It always starts with changing the oil and following the vehicle manufacturer’s recommendations, but vehicle maintenance is also a very different animal for the owner of a compact, two-door sedan and the owner of a 7-ton, 4WD pickup truck. Indeed, regardless of the exact specifications of your vehicle, the manufacturer’s recommendations can only take you so far because so much of the timing and extent of this maintenance is determined, not just by the vehicle, but also by your driving habits. In this sense, it’s a good idea to distinguish between vehicle and car maintenance. More than just the mechanical component, the owners of compact sedans and large pickup trucks tend to use their vehicles in markedly different ways. Here are some tips to consider that speak directly to the type of vehicle you own.
Vehicle Maintenance for Everyday Cars
Most drivers already know the type of maintenance their vehicle needs including oil changes, new spark plugs, clean filters, and scheduled maintenance inspections (often, every 30,000 miles). But the best advice is often not technical so much as behavioral. Pay attention to your car, and don’t ignore squeaky brakes, odd persistent smells, clanky noises, or check engine lights. When you notice something is amiss, don’t wait to take the vehicle into the shop. And to make sure you can do this, leave room in the budget and your savings for emergency car repairs.
Vehicle Maintenance for Pickup Trucks, Vans, and SUVs
Often, the biggest difference facing these vehicles and their owners is balancing hauling/towing capacity with fuel efficiency. You may need to increase your engine’s torque and horsepower to safely operate your vehicle while towing a RV trailer. Yet, as gas prices continue to face upward pressure, many of the same drivers also need to improve the fuel efficiency of their trucks, vans, and SUVs. An upgrade to your cold air intake, suspension, exhaust system, and computer controls. These improvements might allow you to get another 2-4 mpg from your vehicle, no small difference. And although the next vehicle category seemingly gets all the press for higher maintenance costs, you also need to prepare for more expensive repairs for trucks, vans, and SUVs, ranging everywhere from tires to transmissions.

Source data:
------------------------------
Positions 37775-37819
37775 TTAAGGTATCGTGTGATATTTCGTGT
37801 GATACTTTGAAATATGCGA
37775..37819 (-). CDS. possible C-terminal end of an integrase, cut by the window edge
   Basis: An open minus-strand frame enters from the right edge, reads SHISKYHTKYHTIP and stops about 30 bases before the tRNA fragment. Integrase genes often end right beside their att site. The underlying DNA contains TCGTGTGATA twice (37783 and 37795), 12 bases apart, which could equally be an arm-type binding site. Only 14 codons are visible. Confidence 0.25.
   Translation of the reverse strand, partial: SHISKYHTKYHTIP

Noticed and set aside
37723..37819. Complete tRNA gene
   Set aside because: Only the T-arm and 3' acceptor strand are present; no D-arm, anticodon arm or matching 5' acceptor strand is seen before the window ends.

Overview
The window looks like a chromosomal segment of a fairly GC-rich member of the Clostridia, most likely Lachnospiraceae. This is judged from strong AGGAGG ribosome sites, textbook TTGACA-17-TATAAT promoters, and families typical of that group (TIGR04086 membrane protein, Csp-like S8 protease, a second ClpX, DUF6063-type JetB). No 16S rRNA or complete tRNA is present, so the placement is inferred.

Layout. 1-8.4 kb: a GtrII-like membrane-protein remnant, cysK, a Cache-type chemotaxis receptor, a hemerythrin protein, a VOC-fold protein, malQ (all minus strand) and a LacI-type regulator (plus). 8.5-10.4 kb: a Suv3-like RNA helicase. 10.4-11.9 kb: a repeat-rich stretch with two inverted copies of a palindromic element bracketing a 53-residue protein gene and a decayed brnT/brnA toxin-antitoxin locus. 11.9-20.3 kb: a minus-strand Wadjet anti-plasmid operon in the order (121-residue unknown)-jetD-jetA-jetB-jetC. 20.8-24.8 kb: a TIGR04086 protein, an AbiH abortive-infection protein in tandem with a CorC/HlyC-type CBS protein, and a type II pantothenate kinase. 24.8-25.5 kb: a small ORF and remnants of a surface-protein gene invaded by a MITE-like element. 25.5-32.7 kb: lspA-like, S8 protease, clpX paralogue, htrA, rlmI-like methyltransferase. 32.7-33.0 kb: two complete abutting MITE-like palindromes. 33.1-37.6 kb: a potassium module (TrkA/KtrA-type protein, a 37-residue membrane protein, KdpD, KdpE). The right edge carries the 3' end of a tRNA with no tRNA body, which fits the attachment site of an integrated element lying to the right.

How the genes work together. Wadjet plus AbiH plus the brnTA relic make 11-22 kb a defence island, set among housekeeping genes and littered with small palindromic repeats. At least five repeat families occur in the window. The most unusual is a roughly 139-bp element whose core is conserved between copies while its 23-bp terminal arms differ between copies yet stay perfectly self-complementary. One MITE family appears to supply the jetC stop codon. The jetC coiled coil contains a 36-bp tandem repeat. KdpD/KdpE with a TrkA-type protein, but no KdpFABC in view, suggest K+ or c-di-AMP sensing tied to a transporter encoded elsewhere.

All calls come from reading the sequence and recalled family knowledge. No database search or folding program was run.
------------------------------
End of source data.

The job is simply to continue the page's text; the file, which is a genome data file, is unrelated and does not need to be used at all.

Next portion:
Vehicle Maintenance for Hybrid/Electric Automobiles
Despite important differences, many of the maintenance requirements for hybrid and electric automobiles are identical to older, more conventional vehicles. You still need to change the oil, spark plugs, and the like. Major repairs, however, are a different matter. The transmission and drive motor systems are much more inter-dependent in hybrid and electric vehicles, making repairs more difficult and replacement more expensive. Unsurprisingly, the electronics and battery systems are also more complex in these vehicles, and their power inverters and regenerative braking systems are more expensive to replace. Finally, auto mechanics need special training to work with vehicles that operate at 300 volts. These higher costs will inevitably come down, but they’ve been doing so at a slow pace.
Vehicle Maintenance for Sports Cars and Motorcycles
Sports cars and high-performance vehicles frequently need more maintenance and repair work than other vehicles simply because they have more moving parts and more finely-tuned instruments that are susceptible to disrepair. Likewise, motorcycles require more maintenance than most other vehicles, although they don’t require nearly the same obsessive maintenance as they did just a few decades ago. In that a whole new generation of bikers has only a passing knowledge of their bikes, this increased reliability has been both a blessing and a curse. If you fall into this category, be sure to take your bike to the shop early and often to keep it running and to avoid being repeatedly stranded on the road.
Find Local Vehicle Maintenance Services
No matter what type of vehicle you own, the key to successfully maintaining it is to find a reliable auto shop to take it to when the work is more than you can handle. Overstepping your abilities and failing to find a mechanic you can trust are both sure-fire ways to more costly maintenance and repair work.